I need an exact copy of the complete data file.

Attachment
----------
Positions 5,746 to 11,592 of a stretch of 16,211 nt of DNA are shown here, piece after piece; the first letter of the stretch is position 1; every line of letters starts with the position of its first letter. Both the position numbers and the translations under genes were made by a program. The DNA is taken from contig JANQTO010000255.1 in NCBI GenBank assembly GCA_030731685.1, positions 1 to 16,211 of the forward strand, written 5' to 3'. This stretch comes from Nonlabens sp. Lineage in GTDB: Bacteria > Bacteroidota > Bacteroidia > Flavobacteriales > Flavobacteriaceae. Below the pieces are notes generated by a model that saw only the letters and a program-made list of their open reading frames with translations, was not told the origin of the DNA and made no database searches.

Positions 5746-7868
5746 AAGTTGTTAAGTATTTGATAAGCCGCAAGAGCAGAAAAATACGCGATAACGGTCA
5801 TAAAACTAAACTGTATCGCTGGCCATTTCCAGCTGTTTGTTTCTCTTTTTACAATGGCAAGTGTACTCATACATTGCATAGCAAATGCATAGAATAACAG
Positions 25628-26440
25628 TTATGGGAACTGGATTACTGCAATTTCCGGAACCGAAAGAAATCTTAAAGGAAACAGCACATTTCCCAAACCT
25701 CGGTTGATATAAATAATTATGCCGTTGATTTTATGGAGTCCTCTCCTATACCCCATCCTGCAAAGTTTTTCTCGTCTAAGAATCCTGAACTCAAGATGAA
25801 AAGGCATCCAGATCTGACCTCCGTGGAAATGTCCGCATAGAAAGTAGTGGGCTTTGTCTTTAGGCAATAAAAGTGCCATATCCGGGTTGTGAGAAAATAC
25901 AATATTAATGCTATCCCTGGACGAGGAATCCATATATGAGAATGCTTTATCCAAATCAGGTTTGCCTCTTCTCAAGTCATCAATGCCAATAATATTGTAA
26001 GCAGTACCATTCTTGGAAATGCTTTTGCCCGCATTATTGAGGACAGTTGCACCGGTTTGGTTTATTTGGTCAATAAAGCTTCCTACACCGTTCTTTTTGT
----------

Positions 5,746 to 11,592 of a stretch of 16,211 nt of DNA are shown here, piece after piece; the first letter of the stretch is position 1; every line of letters starts with the position of its first letter. Both the position numbers and the translations under genes were made by a program. The DNA is taken from contig JANQTO010000255.1 in NCBI GenBank assembly GCA_030731685.1, positions 1 to 16,211 of the forward strand, written 5' to 3'. This stretch comes from Nonlabens sp. Lineage in GTDB: Bacteria > Bacteroidota > Bacteroidia > Flavobacteriales > Flavobacteriaceae. Below the pieces are notes generated by a model that saw only the letters and a program-made list of their open reading frames with translations, was not told the origin of the DNA and made no database searches.

Positions 5746-7868
5746 AAGTTGTTAAGTATTTGATAAGCCGCAAGAGCAGAAAAATACGCGATAACGGTCA
5801 TAAAACTAAACTGTATCGCTGGCCATTTCCAGCTGTTTGTTTCTCTTTTTACAATGGCAAGTGTACTCATACATTGCATAGCAAATGCATAGAATAACAG
Positions 25628-26440
25628 TTATGGGAACTGGATTACTGCAATTTCCGGAACCGAAAGAAATCTTAAAGGAAACAGCACATTTCCCAAACCT
25701 CGGTTGATATAAATAATTATGCCGTTGATTTTATGGAGTCCTCTCCTATACCCCATCCTGCAAAGTTTTTCTCGTCTAAGAATCCTGAACTCAAGATGAA
25801 AAGGCATCCAGATCTGACCTCCGTGGAAATGTCCGCATAGAAAGTAGTGGGCTTTGTCTTTAGGCAATAAAAGTGCCATATCCGGGTTGTGAGAAAATAC
25901 AATATTAATGCTATCCCTGGACGAGGAATCCATATATGAGAATGCTTTATCCAAATCAGGTTTGCCTCTTCTCAAGTCATCAATGCCAATAATATTGTAA
26001 GCAGTACCATTCTTGGAAATGCTTTTGCCCGCATTATTGAGGACAGTTGCACCGGTTTGGTTTATTTGGTCAATAAAGCTTCCTACACCGTTCTTTTTGT